Most patients learn to adapt to the symptoms over time. We have worked with many fibromyalgia patients who learn methods and techniques to regain control over their condition.
Keeping a pain diary can focus the mind on triggers of pain and help people to moderate activity to reduce flare ups and also monitor what results if fatigue and moderate activity.
When people say to you that you’re “just tired”, you can say that in fact fatigue is a major debilitating symptom of fibromyalgia resulting from pain, sleep disruption, and mood disturbances, all of which influence one another and make time awake a chore and sleep intermittent.
Fibromyalgia symptoms take people far beyond feeling tired. Medication can also increase symptoms of fatigue and brain-fog, making patients feel exhausted, even if they are deriving some reduction in pain. People describe to us that some medications provide a win-lose solution to pain.
Is Fibromyalgia a catch-all diagnosis?
It is a myth to say that Fibromyalgia is a catch-all diagnosis. To be diagnosed with Fibromyalgia, patients must have:
Multiple painful areas of the body (on both sides, above and below the waist)
Additional symptoms, like fatigue, poor sleep, and difficulty thinking or concentrating
Symptoms that last for at least three months
No other apparent cause of these symptoms
Are alternative exercises and treatments for Fibromyalgia pointless?
It is a myth to say that alternative treatments and exercise are pointless. Meditative movement therapies — such as qigong, tai chi, yoga, and pilates, have all been shown to improve fibromyalgia symptoms. According to a review published in the journal Rheumatology International, improvements were seen in the areas of sleep disruption, fatigue, and depression.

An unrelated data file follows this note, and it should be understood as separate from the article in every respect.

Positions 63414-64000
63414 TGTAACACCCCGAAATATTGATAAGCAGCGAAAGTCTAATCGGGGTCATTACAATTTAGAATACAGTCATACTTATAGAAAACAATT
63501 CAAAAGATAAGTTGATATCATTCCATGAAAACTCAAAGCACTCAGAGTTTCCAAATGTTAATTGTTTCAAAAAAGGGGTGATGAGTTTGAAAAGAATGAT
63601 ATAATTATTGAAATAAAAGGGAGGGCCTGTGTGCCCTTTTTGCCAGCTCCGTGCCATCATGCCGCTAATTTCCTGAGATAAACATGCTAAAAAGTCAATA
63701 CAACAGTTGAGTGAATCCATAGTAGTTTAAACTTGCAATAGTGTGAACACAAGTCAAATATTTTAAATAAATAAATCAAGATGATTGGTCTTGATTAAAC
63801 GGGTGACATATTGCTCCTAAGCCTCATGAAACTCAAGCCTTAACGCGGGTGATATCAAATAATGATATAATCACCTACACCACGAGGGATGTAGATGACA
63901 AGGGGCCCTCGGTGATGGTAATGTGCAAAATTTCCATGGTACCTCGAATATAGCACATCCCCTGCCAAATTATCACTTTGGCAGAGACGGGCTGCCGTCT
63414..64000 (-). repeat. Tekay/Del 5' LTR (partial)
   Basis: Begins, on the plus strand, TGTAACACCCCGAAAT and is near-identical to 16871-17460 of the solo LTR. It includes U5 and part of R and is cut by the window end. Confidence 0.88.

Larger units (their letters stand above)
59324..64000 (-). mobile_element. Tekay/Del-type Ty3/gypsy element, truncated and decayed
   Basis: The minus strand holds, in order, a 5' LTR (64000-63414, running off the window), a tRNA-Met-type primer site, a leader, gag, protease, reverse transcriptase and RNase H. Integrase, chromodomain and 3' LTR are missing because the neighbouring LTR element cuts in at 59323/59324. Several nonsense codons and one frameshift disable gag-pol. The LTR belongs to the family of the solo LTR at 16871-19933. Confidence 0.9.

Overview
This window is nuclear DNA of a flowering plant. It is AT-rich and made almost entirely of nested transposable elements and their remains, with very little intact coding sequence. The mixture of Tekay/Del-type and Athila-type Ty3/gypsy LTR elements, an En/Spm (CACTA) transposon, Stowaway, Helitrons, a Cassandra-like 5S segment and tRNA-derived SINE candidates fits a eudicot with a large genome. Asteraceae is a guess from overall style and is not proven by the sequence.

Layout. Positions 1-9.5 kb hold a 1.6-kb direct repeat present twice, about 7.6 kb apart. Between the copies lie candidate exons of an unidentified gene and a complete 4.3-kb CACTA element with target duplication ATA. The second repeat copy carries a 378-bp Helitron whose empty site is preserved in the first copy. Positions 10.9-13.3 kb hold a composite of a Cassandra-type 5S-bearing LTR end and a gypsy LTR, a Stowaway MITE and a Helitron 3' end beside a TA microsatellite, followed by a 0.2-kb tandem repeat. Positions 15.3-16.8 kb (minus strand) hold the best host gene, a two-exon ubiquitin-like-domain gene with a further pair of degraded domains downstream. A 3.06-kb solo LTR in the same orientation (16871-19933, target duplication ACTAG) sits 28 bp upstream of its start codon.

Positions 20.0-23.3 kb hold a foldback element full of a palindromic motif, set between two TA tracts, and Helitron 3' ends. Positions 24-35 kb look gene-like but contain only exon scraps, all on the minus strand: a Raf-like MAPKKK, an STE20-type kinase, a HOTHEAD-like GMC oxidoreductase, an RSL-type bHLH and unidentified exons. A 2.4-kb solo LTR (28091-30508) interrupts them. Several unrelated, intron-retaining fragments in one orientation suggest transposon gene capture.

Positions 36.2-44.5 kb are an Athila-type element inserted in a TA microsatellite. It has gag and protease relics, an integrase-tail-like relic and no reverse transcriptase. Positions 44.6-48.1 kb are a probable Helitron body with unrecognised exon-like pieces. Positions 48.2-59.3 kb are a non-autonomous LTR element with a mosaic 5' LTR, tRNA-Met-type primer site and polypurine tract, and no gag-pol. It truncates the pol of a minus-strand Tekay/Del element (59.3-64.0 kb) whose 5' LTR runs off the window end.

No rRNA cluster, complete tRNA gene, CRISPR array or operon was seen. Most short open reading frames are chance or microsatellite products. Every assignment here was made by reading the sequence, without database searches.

Connective tissue massage was also shown to help with pain and fatigue. If you don’t feel able to leave the house, perhaps try some simple exercises, start slow and just do one or two to see how you feel and build up gradually over time.
WebMD have a useful article detailing seven effective exercises that you can do at home.
Is there a medication for Fibromyalgia?
It is a myth to believe that taking a pill will make fibromyalgia symptoms disappear. In fact, drugs alone don’t help many people with fibromyalgia in our experience. Of course, some will respond better to drugs than others and you will need to be led by your treating clinicians as to what is best in your specific circumstances.
Lifestyle changes, like exercise, stress reduction, good sleep habits, and possibly cognitive behavioural therapy (CBT) are far more likely to have a positive result, in terms of reducing pain.
Can I control my Fibromyalgia symptoms with a diet?
There are of course a range of cookbooks available that are advertise as being helpful to fibromyalgia patients. We can find no specific national studies that prove that diet alone can reduce fibromyalgia symptoms, of course if someone finds a specific recipe or diet helpful then they should continue to use it and maybe share it with us to pass on!
According to the National Institutes of Health (NIH) a healthy balanced diet and reduction of alcohol, red meats, fried foods and refined sugar are advised. This can be said in terms of improving health in the general population and can encourage necessary weight loss.
Excessive weight and fibromyalgia are not good bed fellows. Excessive weight tends to suggest a lack of movement and excessive intake of the wrong foods. Excessive weight puts strain on muscles and joints and lack of movement increases muscle stiffness and can exacerbate symptoms of fibromyalgia.
Getting your heart racing encourages oxygen and blood flow to your muscles more efficiently and helps with reduction of calories and encourages weight loss. Whether scientifically proven or not you may want to check out some self-help books.